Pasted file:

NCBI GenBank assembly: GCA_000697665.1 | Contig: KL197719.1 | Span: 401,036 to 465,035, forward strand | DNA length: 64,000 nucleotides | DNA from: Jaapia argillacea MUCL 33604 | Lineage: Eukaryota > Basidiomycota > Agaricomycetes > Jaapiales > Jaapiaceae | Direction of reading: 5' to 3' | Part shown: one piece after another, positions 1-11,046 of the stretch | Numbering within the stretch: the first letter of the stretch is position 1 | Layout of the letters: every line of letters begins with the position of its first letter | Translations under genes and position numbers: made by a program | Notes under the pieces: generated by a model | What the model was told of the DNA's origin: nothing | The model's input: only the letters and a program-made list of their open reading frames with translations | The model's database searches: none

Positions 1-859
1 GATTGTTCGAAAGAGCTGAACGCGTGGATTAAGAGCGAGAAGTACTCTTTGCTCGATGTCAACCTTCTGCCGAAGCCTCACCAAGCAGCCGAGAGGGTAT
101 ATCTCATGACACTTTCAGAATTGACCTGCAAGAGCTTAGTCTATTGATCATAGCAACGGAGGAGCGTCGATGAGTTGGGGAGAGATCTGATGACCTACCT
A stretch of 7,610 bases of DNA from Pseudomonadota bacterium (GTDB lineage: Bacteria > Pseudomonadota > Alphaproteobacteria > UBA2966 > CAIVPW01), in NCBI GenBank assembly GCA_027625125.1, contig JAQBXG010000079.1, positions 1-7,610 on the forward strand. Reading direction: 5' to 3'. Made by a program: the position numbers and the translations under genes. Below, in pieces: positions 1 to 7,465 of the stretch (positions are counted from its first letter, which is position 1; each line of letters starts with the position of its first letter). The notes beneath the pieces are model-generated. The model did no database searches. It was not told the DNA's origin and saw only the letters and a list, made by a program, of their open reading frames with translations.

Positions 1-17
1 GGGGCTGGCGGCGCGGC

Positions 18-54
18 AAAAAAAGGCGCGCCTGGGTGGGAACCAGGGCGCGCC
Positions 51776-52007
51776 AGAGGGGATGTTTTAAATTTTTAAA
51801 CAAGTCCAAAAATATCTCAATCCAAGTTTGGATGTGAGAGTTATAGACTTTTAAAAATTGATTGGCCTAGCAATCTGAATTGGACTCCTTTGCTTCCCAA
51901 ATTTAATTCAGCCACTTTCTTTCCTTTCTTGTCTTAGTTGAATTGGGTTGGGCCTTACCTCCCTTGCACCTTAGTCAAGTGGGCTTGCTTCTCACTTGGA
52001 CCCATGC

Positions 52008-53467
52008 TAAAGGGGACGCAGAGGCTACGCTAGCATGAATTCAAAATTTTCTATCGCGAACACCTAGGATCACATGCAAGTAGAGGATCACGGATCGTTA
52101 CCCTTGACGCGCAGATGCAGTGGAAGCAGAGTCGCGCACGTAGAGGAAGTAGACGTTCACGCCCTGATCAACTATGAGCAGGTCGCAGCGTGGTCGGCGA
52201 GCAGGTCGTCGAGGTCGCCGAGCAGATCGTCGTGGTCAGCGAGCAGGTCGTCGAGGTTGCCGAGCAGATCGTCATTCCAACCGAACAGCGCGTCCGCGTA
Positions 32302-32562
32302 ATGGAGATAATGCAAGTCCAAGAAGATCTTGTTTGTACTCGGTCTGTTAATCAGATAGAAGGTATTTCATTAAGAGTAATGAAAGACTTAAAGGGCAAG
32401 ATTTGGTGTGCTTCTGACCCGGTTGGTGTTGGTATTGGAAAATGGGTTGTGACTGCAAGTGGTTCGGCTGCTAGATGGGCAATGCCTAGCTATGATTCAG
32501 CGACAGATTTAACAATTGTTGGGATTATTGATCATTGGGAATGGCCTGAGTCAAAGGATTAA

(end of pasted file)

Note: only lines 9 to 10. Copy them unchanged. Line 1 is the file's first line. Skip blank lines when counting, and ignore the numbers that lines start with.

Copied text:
18 AAAAAAAGGCGCGCCTGGGTGGGAACCAGGGCGCGCC
Positions 51776-52007